FAN MAIL WEDNESDAY #171: Ten Questions and Answers (Mostly About My Book, BYSTANDER)

Okay, I’m reaching my arm deep into the giant barrel of letters I keep here in my office . . . I’m swirling my hand around . . . and what’s this? . . . an email from Virginia!
How’d that get in here?
Thanks so much for coming to our school today. The students were very excited, and as an English Teacher let me personally thank you for writing a book (BYSTANDER) that interested 7th graders. Many a day, the students wanted to continue past the points I stopped to know what was coming next. All students were able to participate in discussions. On that note, my students had some questions I’m hoping you can answer when you have a moment. Thanks again.
1. When was your first book published and how old were you?
2. How long did SIX INNINGS take to write?
3. What had been your favorite book and why?
4. Is there going to be a movie for BYSTANDER?
5. What advice would you give to young writers?
6. What made you decide to be an author?
7. How long did BYSTANDER take to write?
8. Was Eric’s dad really in the crowd at the end or was that wishful thinking?
9. What is the premise of your next book?
10. Who was Eric based upon?
I replied:
1. I published my first book in 1986. I was 25 years old. It was titled MAXX TRAX: AVALANCHE RESCUE! It sold more than one million copies. I signed a bad, flat-fee contract and earned only $3,000 from the book. No royalties. I’m not bitter! That was 27 years ago. Water under the bridge. I’ve forgotten all about it! Really!!!
2. Hard to remember, but probably about 3 months to reach a finished first draft. Revision was tough on that one, because I had to cut 10,000 words. I guess I wandered down a lot of side paths and needed to get back on the main road, or what I think of as the “through-line” in the narrative. The early draft had too many digressions, I needed to stick closer to the game.
3. I never think in terms of favorites, but I really do love the character of Jigsaw Jones.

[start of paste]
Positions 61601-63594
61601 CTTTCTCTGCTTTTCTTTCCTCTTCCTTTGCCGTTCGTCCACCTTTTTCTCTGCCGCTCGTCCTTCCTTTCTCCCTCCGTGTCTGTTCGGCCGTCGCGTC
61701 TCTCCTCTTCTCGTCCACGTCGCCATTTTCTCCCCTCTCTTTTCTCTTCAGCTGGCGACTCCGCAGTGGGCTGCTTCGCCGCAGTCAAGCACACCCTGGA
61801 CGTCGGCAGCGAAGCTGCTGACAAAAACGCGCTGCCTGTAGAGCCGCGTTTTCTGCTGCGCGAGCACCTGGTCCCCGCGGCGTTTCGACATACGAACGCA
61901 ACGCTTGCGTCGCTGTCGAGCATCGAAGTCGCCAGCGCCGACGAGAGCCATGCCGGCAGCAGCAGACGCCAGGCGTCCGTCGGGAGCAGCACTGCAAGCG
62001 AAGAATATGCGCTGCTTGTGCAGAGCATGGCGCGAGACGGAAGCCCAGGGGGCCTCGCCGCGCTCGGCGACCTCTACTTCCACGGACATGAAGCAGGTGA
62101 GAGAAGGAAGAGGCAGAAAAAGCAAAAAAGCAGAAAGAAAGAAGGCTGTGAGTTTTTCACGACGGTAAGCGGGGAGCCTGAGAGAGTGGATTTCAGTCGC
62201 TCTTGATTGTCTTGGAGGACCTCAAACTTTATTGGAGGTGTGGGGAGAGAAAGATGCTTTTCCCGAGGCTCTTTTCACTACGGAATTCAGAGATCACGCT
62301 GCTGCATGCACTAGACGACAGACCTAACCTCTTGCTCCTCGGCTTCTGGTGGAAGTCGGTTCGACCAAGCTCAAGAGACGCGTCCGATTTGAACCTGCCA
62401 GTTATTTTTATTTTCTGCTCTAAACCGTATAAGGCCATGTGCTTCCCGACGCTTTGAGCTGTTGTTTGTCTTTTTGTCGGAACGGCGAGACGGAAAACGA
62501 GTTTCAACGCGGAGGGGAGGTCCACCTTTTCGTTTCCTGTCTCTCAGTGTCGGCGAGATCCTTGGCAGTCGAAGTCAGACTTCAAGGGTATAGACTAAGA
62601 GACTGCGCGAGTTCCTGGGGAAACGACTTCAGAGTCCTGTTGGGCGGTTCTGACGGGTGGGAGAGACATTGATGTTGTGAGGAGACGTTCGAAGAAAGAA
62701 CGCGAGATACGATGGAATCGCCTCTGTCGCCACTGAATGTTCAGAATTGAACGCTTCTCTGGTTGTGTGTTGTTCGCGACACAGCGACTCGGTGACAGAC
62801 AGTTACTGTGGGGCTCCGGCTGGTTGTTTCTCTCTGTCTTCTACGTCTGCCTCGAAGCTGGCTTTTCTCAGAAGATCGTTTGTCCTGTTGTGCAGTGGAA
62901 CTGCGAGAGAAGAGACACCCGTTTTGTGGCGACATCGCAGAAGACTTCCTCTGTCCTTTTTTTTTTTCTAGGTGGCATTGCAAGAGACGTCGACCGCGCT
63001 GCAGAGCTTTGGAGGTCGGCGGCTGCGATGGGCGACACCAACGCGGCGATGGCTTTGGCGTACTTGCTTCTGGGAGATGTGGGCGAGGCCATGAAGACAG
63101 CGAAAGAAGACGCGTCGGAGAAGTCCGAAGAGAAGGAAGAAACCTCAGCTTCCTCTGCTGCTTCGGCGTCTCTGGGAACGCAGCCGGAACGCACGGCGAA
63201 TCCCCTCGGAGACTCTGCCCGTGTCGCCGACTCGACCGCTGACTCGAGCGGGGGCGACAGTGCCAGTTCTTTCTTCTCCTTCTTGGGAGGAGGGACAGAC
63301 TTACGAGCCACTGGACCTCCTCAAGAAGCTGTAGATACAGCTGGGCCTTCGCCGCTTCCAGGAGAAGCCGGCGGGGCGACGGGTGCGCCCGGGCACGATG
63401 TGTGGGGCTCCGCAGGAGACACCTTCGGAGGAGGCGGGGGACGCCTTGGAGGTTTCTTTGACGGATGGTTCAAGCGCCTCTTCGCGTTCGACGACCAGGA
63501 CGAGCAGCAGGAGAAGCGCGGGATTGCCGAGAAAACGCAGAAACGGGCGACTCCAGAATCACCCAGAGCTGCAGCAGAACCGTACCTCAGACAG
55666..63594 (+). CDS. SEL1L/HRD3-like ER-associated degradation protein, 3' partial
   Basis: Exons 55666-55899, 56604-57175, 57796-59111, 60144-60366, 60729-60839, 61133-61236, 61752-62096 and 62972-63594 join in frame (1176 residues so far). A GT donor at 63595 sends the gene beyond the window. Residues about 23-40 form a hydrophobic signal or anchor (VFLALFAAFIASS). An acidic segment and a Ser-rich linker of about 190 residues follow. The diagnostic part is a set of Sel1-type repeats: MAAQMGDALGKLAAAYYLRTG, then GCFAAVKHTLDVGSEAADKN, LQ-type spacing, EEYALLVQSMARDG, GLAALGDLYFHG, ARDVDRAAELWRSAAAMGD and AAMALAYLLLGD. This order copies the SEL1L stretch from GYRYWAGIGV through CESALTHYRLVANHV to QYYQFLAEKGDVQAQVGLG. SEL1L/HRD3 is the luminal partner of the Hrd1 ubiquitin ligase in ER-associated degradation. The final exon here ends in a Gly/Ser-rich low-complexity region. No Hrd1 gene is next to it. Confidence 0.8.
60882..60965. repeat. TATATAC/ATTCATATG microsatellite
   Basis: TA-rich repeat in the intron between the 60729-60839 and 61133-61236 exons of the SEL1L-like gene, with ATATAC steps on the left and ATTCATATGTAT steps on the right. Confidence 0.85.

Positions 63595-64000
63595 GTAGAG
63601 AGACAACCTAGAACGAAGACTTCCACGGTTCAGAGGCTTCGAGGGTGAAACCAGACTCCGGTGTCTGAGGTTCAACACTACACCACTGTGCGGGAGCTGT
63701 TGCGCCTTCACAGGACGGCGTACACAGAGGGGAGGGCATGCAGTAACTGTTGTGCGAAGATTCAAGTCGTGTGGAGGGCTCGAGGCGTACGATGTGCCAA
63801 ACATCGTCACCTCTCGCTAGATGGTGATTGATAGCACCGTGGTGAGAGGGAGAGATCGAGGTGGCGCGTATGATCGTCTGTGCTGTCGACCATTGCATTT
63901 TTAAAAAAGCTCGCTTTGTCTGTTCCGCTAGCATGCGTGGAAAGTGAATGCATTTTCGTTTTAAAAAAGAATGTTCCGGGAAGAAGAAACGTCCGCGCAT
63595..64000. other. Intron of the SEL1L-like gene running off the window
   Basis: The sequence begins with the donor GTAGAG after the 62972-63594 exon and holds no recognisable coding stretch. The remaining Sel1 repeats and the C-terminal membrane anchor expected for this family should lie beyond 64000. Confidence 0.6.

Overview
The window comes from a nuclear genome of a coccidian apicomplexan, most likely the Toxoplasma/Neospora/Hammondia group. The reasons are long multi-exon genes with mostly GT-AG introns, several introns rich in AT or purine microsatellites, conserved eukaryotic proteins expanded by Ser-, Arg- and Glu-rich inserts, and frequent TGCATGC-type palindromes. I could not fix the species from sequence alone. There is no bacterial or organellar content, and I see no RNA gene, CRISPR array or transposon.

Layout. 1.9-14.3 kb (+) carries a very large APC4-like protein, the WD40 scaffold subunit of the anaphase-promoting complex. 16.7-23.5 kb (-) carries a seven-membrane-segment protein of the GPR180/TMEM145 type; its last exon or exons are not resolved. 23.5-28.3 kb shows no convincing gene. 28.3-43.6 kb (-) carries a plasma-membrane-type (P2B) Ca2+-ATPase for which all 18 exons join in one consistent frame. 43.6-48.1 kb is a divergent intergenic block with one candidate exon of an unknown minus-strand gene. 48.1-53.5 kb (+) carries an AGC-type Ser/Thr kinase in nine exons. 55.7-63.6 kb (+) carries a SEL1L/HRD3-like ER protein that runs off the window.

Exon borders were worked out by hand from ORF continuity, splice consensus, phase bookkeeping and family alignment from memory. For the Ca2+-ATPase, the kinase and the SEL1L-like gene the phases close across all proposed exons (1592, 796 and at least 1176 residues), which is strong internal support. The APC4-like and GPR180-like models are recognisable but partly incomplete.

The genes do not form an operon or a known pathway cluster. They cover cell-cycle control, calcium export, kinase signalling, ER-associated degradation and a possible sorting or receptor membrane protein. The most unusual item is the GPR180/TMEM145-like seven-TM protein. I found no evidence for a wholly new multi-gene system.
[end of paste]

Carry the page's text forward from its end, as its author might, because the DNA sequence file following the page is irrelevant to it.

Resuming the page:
4. There are no plans for a movie, but — ca-ching! — that sure would be awesome.
5. Writers come in all shapes and sizes. Everybody has stories that no one else can tell. You need to read a lot — and read, at times, slowly, critically, with the mind of a writer. Rather than getting totally caught up in the story, try to become aware of the writer behind the words, the choices, the decisions, the words and their effects. Also, obviously: Spend time writing.
6. The dream took shape in college. Growing up, I wasn’t one of those kids who loved going to library.
7. I researched BYSTANDER for a couple of months, visiting schools, talking to experts, reading widely. The writing, which took four months, grew out of that.
8. That’s wishful thinking. Look at the words on the page. “All the while quietly hoping — in that place of the heart where words sputter and dissolve, were secret dreams are born and scarcely admitted . . .”
9. The book I’m writing now returns to some of the themes in BYSTANDER, but is sympathetic to “the bully.” For me, I don’t like to label young people as any one thing, especially as a “bully.” Bullying is a behavior, not a thing. It can’t possibly define a person. I’m looking at it from that perspective.
10. Eric is not based on anyone in particular. I see him as witness, observer. He’s new in town, so the reader meets the characters in school at the same time as Eric.
Thanks, I loved visiting Virginia and I hope to make it back again someday soon. I didn’t get to eat in every restaurant in Richmond on the last trip.
JP

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